6 Common Mistakes in Prototype Testing

prototype testing

Prototype testing is a crucial part of the design process. It is the test of the product’s usability; the step that often involves both fulfillment and disappointment, the fulfillment that your project is one step closer to fruition, and disappointment because of the revelation of flaws that are inherently common in prototypes. Most importantly, prototype testing is the step that determines if a product is ready for full-scale manufacturing, and it is never done only one time.

To avoid creating unnecessary project delays and ensure product success, here are several prototype testing mistakes that you must avoid at all costs:

1. Testing an unfinished prototype

You don’t want to test a mission-critical product like an AS9100 PCB at a stage where it doesn’t even resemble the final product closely enough. While a prototype doesn’t need to be perfect before it undergoes testing, you don’t want something too lo-fi that makes testing essentially a waste of time. Instead, test the product at different versions in order to see which one meets your goals best.

2. Not having direct goals

If you don’t set intentional goals before testing, what are you even working towards? Without something to aim for, you won’t know what you need to find or achieve during prototype testing, much less find a good place to start.

That said, goal-setting is a vital step in the testing process. Before you start looking for prototype testers, determine what you want to achieve in this step. Establish SMART goals (Specific, Measurable, Achievable, Relevant, Time-Sensitive). This will help you get actual value from the testing process, making it easier for you to find areas of improvement and tick off more boxes in your checklist.

3. Asking wrong questions

3 people discussing with laptop in frontEach question that you ask your prototype testers should help you get closer to your goal. Again, remember the SMART framework. If you ask questions that are irrelevant and will give you no real insight, you’re essentially wasting time–both the testers’ and yours–and perhaps causing unnecessary delays in the project.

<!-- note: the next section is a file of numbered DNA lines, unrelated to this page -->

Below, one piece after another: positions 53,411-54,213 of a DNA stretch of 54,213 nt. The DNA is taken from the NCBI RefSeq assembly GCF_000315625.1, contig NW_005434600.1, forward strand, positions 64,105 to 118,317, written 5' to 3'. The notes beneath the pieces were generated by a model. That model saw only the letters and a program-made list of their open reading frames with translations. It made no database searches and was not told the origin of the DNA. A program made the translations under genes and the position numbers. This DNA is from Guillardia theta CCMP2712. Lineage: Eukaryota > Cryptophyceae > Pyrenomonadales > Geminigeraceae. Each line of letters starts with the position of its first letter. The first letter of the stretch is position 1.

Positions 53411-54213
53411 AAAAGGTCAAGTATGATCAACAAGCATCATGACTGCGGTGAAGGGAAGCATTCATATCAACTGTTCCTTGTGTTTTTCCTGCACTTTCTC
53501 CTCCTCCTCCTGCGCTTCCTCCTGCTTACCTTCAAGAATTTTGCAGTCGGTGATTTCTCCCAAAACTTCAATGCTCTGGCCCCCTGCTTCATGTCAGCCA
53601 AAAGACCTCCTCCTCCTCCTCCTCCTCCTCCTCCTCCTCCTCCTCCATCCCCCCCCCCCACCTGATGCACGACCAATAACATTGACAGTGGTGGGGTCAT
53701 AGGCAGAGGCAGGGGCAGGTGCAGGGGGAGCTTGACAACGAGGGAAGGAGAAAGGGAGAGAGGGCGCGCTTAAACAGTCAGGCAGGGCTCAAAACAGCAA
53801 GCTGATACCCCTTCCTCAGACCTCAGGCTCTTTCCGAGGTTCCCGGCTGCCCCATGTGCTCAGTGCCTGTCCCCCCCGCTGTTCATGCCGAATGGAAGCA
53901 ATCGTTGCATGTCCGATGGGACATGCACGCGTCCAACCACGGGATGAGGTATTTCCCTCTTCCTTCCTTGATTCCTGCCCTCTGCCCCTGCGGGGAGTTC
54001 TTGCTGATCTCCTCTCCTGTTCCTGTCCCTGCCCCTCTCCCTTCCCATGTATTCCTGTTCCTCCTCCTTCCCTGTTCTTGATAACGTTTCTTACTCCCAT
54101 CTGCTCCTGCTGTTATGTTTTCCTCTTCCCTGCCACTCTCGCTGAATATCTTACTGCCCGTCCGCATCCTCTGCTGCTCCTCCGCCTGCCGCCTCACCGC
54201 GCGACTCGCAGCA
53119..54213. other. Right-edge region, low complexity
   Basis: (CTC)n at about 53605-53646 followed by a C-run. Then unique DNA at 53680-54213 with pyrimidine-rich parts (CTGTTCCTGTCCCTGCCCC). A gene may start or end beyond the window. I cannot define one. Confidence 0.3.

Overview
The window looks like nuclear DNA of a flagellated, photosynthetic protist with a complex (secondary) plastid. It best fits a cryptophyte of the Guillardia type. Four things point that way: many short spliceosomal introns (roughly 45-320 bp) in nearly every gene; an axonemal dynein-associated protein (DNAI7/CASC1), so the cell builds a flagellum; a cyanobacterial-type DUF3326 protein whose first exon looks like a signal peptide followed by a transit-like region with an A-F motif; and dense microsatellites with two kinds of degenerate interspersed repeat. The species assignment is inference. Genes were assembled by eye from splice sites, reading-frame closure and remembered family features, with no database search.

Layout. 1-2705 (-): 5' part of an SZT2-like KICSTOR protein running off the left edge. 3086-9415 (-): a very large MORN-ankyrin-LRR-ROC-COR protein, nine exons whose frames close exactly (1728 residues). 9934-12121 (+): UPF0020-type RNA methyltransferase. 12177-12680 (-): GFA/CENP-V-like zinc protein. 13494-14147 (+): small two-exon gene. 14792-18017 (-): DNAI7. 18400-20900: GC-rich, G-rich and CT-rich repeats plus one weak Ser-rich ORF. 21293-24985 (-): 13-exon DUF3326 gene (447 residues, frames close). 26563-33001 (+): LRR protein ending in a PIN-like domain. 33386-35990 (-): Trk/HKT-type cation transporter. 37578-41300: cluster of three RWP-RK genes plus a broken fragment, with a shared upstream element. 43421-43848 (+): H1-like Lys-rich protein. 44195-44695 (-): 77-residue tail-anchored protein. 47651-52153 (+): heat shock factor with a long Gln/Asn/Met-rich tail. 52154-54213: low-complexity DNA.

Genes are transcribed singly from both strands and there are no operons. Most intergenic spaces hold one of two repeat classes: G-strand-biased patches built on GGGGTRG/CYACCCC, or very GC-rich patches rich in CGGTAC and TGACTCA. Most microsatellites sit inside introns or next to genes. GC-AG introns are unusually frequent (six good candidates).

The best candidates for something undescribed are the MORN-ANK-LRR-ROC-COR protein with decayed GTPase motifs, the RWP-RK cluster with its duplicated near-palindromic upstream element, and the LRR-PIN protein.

To avoid this, ask questions that will give you valuable answers. If you’re not sure if you’re asking the right questions, answer them yourself and see if they are truly relevant for your end goals.

4. Not crafting the instructions carefully

Instructions should be clear, concise, and direct to the point. They should also include any relevant on the prototype, especially limitations that testers might experience. In this way, your testers don’t get confused or feel lost when interacting with your product. Moreover, any problems with the prototype won’t be as distracting because testers are expecting them.

Instructions should be as simple as possible–the bare minimum. Don’t make your testers think more than they have to. If there are any additional details that they need to be aware of, keep those at a minimum as well (write only what is absolutely necessary).

5. Trying to find the perfect group of testers

If you try to recruit people that fit your target persona perfectly, then you may spend forever building your testing group. The same goes if you try to recruit a too large number of people to test your prototype.

Instead of spending a lot of time finding people that are exact fits for your target persona, ‘recruit loosely and grade on a curve’, as what Usability and User Experience expert Steve Krug says. According to Krug, you don’t have to worry about finding the perfect people or recruiting a large group as much as you may think. While it is certainly ideal to have testers from your target audience, practically anyone else would identify usability issues even if they are not the perfect customer.

6. Not having a feedback collection system

Your testers have interacted with your product, they’ve answered your questions, and they’ve given you feedback on the prototype. What tools are you using to collect this data? Are you simply stuffing each file into a folder to peruse later? What about sorting?

Disorganized feedback takes longer to sort, is and thus takes longer to analyze. If you’re unlucky enough, you may even lose physical surveys if you don’t keep them organized. And even if you’re testing a digital prototype, digital files can easily get lost in the sauce, too.

Avoid this headache by establishing a system for collecting, sorting, and storing feedback. Every method is different, so pick the one that works best for you, be it through data entry or digital usability tools.

Prototype testing can be a tedious process, but making these mistakes can make it even more difficult and drawn-out than it has to be. So if you want your testing process to go smoothly, this article has all that you need in order to avoid these prototype testing mistakes.

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